I ate at a Chart House in St. Thomas years ago and didn't realize it was a chain. It just seemed like any other upscale restaurant on the island: touristy. But even at the newly reopened location in Newport, the ambiance is suggestive of cruise ships and resorts.
Spanning New England-, Caribbean- and Southern-influenced seafood dishes, as well as steaks, the menu sticks to things that have been mapped out by the culinary equivalent of pop culture. They've added a Seared Ahi appetizer ($9.99) and other trendy Asian accents like bok choy to the menu, but it still remains very much a shrimp cocktail kind of place.
I like the restaurant's architecture, a Frank Lloyd Wright-inspired form that fits nicely into the curves of the riverbank. The dining room is designed so that every table has a view of the river through a massive wall of windows, and a $1 million makeover has given the interior a more contemporary look.
With the air-conditioning on full-blast on a recent weeknight, my boyfriend and I preferred the balcony. We were happy to have front-row seats as the sun dove into the shadowy skyline, but as the temperature dropped we wished some of that money they'd spent on new upholstery and framed aquatic prints could have gone to heat lamps.
Turning our attention to the wine list -- which includes interesting blends like Conundrum White ($54) in addition to grandma's beloved Beringer White Zinfandel ($20) -- our server "confided" in us that she was a "wino." However, she seemed more interested in steering us toward pricey bottles than being honest about the limits of her knowledge. Google later confirmed that Casablanca Valley is in Chile, not California as she informed us with seeming confidence.
After settling on a bottle of Geyser Peak Sauvignon Blanc ($31), appetizers proved to be the highlight of our meal. A Deviled Crab special ($11.99) was a flavorful mix of lump crabmeat in a spicy Cajun remoulade, smartly presented in open-face crab shells. And I'll buy the menu's claim that the New England Clam Chowder ($5.50) is "award winning." Served in a tiny cauldron, it was flavorful and creamy, thickened only by morsels of clam and diced potatoes.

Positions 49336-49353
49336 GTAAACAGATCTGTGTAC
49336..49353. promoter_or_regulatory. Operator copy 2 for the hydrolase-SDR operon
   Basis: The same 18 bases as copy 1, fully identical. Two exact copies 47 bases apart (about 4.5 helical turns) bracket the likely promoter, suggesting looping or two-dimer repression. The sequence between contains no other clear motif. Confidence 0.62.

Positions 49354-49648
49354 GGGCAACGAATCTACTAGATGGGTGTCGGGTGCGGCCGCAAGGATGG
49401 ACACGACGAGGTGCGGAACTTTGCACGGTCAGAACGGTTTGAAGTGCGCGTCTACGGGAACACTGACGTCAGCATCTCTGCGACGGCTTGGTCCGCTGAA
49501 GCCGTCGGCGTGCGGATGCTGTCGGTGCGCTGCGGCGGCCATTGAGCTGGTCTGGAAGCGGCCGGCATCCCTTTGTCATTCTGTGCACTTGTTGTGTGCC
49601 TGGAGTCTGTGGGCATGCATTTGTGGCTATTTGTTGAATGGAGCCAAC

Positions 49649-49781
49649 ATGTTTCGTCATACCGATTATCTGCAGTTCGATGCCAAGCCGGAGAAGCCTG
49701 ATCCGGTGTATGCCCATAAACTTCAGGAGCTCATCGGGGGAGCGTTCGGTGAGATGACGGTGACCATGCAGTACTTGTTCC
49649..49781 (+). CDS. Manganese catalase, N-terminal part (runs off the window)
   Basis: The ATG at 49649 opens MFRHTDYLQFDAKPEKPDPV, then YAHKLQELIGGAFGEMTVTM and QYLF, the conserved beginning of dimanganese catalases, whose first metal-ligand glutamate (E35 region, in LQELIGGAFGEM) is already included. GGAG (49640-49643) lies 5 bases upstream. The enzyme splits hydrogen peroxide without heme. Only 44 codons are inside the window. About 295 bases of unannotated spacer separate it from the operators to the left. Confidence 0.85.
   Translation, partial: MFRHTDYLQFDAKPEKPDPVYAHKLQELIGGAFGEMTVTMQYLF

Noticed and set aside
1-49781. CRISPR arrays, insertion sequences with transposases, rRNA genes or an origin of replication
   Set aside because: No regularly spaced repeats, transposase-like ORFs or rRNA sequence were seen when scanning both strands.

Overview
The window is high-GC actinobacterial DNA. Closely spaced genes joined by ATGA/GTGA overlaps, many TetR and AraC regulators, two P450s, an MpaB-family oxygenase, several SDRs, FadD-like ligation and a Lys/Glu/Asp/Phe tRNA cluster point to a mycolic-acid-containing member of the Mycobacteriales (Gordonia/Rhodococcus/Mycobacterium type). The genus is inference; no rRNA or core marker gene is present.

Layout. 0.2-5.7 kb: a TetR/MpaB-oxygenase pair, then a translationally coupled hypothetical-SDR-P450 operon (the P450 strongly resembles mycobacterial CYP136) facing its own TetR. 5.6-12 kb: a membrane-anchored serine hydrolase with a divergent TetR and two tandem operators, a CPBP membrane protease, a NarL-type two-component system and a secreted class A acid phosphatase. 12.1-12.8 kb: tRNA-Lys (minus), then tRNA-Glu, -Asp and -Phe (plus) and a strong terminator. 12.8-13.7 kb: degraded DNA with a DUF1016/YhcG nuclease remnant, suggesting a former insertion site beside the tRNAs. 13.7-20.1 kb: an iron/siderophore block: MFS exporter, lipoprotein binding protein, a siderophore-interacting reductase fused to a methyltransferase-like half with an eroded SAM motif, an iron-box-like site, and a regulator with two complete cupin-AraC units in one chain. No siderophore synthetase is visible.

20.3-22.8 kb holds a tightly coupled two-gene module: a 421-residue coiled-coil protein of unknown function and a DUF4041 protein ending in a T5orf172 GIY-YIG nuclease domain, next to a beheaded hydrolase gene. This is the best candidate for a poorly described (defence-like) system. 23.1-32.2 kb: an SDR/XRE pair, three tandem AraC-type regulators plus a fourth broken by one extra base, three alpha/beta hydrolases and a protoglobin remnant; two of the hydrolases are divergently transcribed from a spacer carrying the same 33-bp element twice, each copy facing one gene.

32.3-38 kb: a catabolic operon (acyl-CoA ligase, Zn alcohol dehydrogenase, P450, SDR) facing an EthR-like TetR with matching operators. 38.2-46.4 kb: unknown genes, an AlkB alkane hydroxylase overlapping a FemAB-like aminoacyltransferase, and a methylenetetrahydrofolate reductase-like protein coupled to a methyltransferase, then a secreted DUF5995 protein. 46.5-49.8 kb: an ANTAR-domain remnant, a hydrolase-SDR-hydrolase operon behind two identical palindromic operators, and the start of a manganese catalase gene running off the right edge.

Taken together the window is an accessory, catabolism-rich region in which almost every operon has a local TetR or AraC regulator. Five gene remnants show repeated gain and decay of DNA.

From our server's script to the press releases, the Chart House seems very excited about their new salad bar ($4.75 with entrée). Another critic described it as "retro," but if that's the intention, someone might want to rethink the level of authenticity they're going for. Iceberg isn't my idea of healthy nostalgia. There are also green greens -- spinach, romaine and field -- but all looked like they'd been sitting out too long.
Most interested in the hand-tossed Caesar, my boyfriend was disappointed when he saw the limp remains in the bottom of the bowl. A few servers offered but never fulfilled their promise to replenish the bowl. Instead, he piled his plate with greens, cherry tomatoes, slivered carrots and radishes, beets, marinated artichoke hearts, hearts of palm and bleu cheese dressing.
Tiny piles of caviar and bacon bits rested dangerously close to one another on the periphery of his plate, and I couldn't resist the juvenile urge to scoop them up in a single spoonful. There are reasons salad bars went out of fashion in fine-dining establishments. Artichokes with bleu cheese dressing and caviar with bacon bits are a couple.
For entrées, we chose two of Chart House's most prized, one mildly disappointing and one just plain awful. The former was slow-roasted Prime Rib and Shrimp ($29.99). The skewer-grilled shrimp were juicy enough and the steak was tender, served with au jus and horseradish cream. It wasn't the most attractive marbling and cut of meat I've seen, but I must admit I don't eat a lot of prime rib.
The dinosaur of sides -- a gigantic baked potato -- took up half of the plate. I wanted to substitute asparagus, but they only offer it as a side dish for $5.99.
Macadamia Crusted Mahi Mahi ($25.99) was so overcooked it tasted meatier than our meat. Humdrum coconut-ginger rice and indiscernible mango coulis along with overly sweet, sloppily applied, Frangelico-spiked peanut sauce did nothing to rescue the fish.
After our entrées, eating the popular Hot Chocolate Lava Cake ($7.99) just felt like drowning our dissatisfaction in chocolate and ice cream.
My advice? Go to the Chart House for a cocktail, an appetizer and a sunset, but don't expect any culinary revelations. ©
Go: 405 Riverboat Row, Newport
Hours: 5-10 p.m. Sunday-Thursday, 5-11 p.m. Friday and Saturday
Payment: All major credit cards
Red Meat Alternatives: Plenty of seafood, but only salads for vegetarians who don't eat fish
Accessibility: Wheelchair accessible
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